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Money Lost, Mutual Recrimination & Saving Seats: It Must Be Senate Redistricting

The Florida Senate took its first step toward a new map this week, but lawmakers likely still have a long way to go.
Nick Evans

The tension was just too much in the halls of Florida’s Senate.  Relations finally ruptured this week, with lawmakers taking the floor to bash one another over past sins and misdeeds.  But they did get their map.  Now the only question is whether they can gain approval in the House and in the courts.

Just beneath every back and forth, every amendment and debate, there’s been a quarrel steadily rumbling.  But Wednesday that ‘crust of civility’ was broken.

“In this Senate we can disagree,” Sen. Don Gaetz (R-Niceville), “and we can disagree fiercely and sharply, but there’s always a crust of civility that separates us from disagreeing in a way that is personally offensive.”

When Florida began its regular reapportionment process after the 2010 census, Gaetz chaired the Senate’s redistricting committee.  Sen. Jack Latvala (R-Clearwater)—Gaetz’s chief antagonist of late—points to this last role and suggests Gaetz should be held responsible for the state’s three-year, multimillion dollar struggle over where to draw district lines.

“So far it’s cost the taxpayers—this whole process—has cost the taxpayers $11 million,” Latvala says.  “I predict that if we pass this map today we’re probably in it for a million more, at least.”

That bill includes the cost of three special sessions to redraw borders for both the Senate and congressional maps.  But most of the money goes to the Legislature’s legal team.  And Latvala pulls no punches when it comes to them.

“For the most part we’ve gotten our butt kicked,” Latvala says.

“We’ve gotten our clock cleaned in court,” he goes on.  “And as attorneys, those of you in the chamber who are attorneys, you know that if you get your butt kicked repeatedly, most of the time your clients start looking around and questioning what you’re advising—questioning what you’re doing, instead of just continuing to blindly follow you.”

He says if the Legislature settles on the map Senators passed Wednesday, the Legislature is going to keep losing.  Latvala says, just as it did with congressional maps earlier this month, the court will likely side with the voting rights groups and choose their map over the one approved by lawmakers.

“The plaintiffs have represented that on the metrics—which Judge Lewis said should be the tiebreaker—on the metrics, this map is better than the one we’re passing,” Latvala says.  “So don’t be surprised when we finally, when time rolls around and we finally work this through the process in January, February or March, if that’s the map we see back.”

But it isn’t just compactness scores. 

The Legislature chose a map keeping most incumbents from facing off against one another—offering fig leaf sized justifications for the decision.  Latvala harps on the argument St. Johns and Alachua County remain in separate districts because the St. Johns River represents an important natural boundary.  He points out districts cross the river in two other counties, and using it as the border in Alachua ensures two Republican senators—Rob Bradley (R-Orange Park) and Matt Hutson (R-St. Augustine)—won’t have to fight over one seat.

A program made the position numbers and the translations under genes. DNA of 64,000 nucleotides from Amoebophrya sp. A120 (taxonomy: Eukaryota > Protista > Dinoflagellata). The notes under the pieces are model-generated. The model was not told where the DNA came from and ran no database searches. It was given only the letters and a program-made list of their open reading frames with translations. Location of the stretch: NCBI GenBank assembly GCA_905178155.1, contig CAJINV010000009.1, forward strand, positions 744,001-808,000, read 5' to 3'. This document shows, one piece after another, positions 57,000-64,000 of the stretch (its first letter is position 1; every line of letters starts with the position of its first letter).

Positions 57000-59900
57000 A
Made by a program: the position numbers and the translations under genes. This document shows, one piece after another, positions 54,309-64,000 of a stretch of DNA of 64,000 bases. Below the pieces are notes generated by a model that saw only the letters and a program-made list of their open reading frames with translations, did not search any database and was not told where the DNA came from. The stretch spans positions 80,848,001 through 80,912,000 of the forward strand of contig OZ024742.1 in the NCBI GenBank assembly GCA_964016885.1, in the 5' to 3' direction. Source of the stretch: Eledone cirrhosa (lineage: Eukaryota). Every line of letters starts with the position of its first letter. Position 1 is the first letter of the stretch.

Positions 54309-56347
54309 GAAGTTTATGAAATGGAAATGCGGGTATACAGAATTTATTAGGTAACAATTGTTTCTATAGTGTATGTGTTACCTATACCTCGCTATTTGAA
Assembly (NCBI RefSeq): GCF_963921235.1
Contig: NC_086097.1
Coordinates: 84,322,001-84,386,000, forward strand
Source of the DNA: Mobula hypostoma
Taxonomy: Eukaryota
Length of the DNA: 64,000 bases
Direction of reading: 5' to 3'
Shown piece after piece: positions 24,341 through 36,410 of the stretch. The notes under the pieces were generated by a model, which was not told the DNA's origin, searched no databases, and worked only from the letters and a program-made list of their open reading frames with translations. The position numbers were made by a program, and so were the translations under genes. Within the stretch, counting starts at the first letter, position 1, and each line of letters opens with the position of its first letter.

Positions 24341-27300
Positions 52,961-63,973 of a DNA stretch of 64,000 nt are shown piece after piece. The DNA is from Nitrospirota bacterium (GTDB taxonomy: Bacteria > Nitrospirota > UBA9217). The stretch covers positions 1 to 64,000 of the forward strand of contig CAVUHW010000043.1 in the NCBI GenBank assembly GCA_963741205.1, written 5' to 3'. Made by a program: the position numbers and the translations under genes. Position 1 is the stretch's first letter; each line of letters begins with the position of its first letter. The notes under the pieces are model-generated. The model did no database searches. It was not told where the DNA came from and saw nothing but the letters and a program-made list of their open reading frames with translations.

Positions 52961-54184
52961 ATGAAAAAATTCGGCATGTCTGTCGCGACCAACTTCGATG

Tuesday Senators amended the map in the Miami area accomplishing a similar feat.  Sen. Miguel Diaz De La Portilla (R-Miami) argues the changes are meant to ensure the Hispanic community maintains its ability to elect a candidate, but it also keeps him from having to run against fellow Republican, Sen. Antiere Flores (R-Miami). 

Latvala argues little has changed since Gaetz was at the helm of the Senate’s redistricting efforts. 

But on the question of culpability—who ate the apple at the beginning of this reapportionment mess—Gaetz is pointing right back at Latvala.  The Niceville Republican allows he should’ve put every public commenter under oath, but after that small mea culpa, he read from plaintiff’s case against the Senate—the portion about Latvala.  And the allegation might sound familiar.

“Senator Latvala’s amendment put them in two separate districts: District 21 [Denise] Grimsely, District 26 [Bill] Galvano, so that Grimsley would not have to run against Galvano,” Gaetz said.  “When asked about his intent on the Senate floor, Senator Latvala did not deny that this was the purpose and effect of his amendment.”

The Senate’s current map is already raising concerns with the plaintiffs and down the hall in the House.  State representatives will take up the map Monday.

Nick Evans came to Tallahassee to pursue a masters in communications at Florida State University. He graduated in 2014, but not before picking up an internship at WFSU. While he worked on his degree Nick moved from intern, to part-timer, to full-time reporter. Before moving to Tallahassee, Nick lived in and around the San Francisco Bay Area for 15 years. He listens to far too many podcasts and is a die-hard 49ers football fan. When Nick’s not at work he likes to cook, play music and read.